Sunday, 9 February 2014

Book Review: The Cry of the Loon - Christopher Morris

Synopsis - Jack Clark is a man who needs a break.  A failed relationship and mounting pressure at work in his TV production job means he needs to get away.

Escaping to a cabin in the woods near Manitoulin, a small Laurentian town north of Montreal.  Jack hopes to find peace and maybe a new start.

What he finds is a small town gripped with rumour, murder and child abduction.  Unfortunately for him, he is drawn to the centre of the case by Annie Hoffman and the loon Jack rescues from a cold northern lake.

Review -  I was asked to review this book by the author Christopher Morris.

Christopher Morris is a former drama teacher and actor who has been writing poems, plays and songs for several years.  He has written six plays for teenagers and a monologue for a single actor. The Cry of the Loon is his first novel and he is currently working on his next book Embers.

I enjoyed this novel but had to work a little to get into the book.  Great scene setting and well rounded characters but what I found difficult was that we seemed to jump from character to character, particularly in the first half of the book.  I think this was mainly to do with the formatting as much as anything.  There are twenty one chapters, although a well packed book it is not difficult to get through.  The paragraphs are more widely spaced than usual.  I would have liked a marker, for example a line to indicate that there was a scene change but there was nothing different to show this.  Therefore I would be reading about Jack Clarke in one paragraph and then find in the next I had moved onto something completely different.  I had to be completely on the ball to keep up, having been caught out a couple of times and having to re-read a page or so back to understand what was going on.  In some ways these sudden scene changes felt better suited to screen play writing and I think the story could easily be adapted to a play or film.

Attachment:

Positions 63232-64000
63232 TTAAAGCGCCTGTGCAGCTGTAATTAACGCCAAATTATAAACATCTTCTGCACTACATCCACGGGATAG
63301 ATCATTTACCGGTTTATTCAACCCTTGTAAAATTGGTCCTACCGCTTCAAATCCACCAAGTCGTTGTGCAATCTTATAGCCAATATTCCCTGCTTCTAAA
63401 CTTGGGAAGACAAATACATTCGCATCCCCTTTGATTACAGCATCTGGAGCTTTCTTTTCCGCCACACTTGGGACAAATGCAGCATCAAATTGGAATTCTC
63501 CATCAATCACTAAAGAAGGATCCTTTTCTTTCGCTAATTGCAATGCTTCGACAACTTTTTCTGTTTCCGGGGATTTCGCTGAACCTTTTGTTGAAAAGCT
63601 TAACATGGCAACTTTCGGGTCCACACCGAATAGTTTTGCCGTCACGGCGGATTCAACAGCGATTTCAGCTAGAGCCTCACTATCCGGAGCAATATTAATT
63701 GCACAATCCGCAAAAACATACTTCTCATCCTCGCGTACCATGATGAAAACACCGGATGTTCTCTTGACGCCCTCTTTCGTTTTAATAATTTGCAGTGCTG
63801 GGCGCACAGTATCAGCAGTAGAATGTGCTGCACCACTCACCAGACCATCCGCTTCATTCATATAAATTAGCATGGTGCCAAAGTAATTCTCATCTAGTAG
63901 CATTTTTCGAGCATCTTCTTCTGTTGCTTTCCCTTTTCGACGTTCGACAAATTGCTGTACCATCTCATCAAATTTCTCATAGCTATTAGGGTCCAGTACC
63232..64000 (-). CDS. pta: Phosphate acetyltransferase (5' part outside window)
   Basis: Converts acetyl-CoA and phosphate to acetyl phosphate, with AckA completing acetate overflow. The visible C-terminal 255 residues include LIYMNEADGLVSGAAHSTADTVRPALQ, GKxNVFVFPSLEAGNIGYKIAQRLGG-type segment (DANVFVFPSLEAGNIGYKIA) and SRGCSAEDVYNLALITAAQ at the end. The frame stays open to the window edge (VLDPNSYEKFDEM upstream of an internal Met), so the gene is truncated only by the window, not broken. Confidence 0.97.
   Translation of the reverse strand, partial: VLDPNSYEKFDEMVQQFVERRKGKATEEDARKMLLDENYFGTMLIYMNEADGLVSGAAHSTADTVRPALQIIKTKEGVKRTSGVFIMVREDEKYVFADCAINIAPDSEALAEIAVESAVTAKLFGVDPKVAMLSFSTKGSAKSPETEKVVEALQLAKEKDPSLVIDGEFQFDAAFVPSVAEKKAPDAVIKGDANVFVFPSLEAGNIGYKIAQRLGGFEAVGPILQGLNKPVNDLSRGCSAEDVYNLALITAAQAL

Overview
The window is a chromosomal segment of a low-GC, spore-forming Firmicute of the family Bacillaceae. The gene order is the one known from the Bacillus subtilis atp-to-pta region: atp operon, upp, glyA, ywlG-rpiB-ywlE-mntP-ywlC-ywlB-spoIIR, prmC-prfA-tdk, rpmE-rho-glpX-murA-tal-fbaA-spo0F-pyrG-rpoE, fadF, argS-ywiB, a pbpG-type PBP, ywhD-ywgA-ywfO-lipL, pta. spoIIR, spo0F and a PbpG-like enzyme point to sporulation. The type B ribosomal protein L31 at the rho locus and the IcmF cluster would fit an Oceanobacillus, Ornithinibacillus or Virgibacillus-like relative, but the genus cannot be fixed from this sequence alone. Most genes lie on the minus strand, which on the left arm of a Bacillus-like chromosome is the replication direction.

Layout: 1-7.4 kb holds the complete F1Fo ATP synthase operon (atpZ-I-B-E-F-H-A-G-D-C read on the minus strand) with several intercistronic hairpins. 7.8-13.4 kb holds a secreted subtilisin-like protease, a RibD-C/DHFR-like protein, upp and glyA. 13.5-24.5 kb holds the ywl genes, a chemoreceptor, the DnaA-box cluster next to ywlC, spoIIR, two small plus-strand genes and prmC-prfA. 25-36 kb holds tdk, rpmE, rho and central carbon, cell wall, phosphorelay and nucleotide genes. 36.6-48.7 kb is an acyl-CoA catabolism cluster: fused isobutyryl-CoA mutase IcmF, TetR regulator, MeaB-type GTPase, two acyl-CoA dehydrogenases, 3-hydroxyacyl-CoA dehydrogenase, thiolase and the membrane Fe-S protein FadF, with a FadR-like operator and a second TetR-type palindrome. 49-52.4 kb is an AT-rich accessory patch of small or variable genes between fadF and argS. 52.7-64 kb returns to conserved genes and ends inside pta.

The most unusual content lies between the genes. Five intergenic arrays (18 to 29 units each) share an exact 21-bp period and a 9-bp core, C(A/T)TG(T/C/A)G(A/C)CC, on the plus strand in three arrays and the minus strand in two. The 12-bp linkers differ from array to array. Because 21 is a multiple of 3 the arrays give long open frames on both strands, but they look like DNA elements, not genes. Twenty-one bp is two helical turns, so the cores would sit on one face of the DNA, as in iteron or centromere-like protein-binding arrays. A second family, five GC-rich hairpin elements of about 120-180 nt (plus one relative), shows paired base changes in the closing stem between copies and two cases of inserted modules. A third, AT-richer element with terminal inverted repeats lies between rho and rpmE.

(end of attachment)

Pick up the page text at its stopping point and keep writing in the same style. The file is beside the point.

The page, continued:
I loved the bleak setting of the cabin, the feel of the cold winter and the remoteness of the small town Manitoulin with its small minded inhabitants.  I liked the characterisations, the way Jack was described and the reader could understand his loneliness and need for change.  Both the good and the not so nice characters were all believable.  Apart from the odd typographical error and the unusual formatting, I did enjoy this book.  A very good début novel.  4*

Published by
ISBN 9781460913581
Kindle edition: ASIN: B007LNURKM

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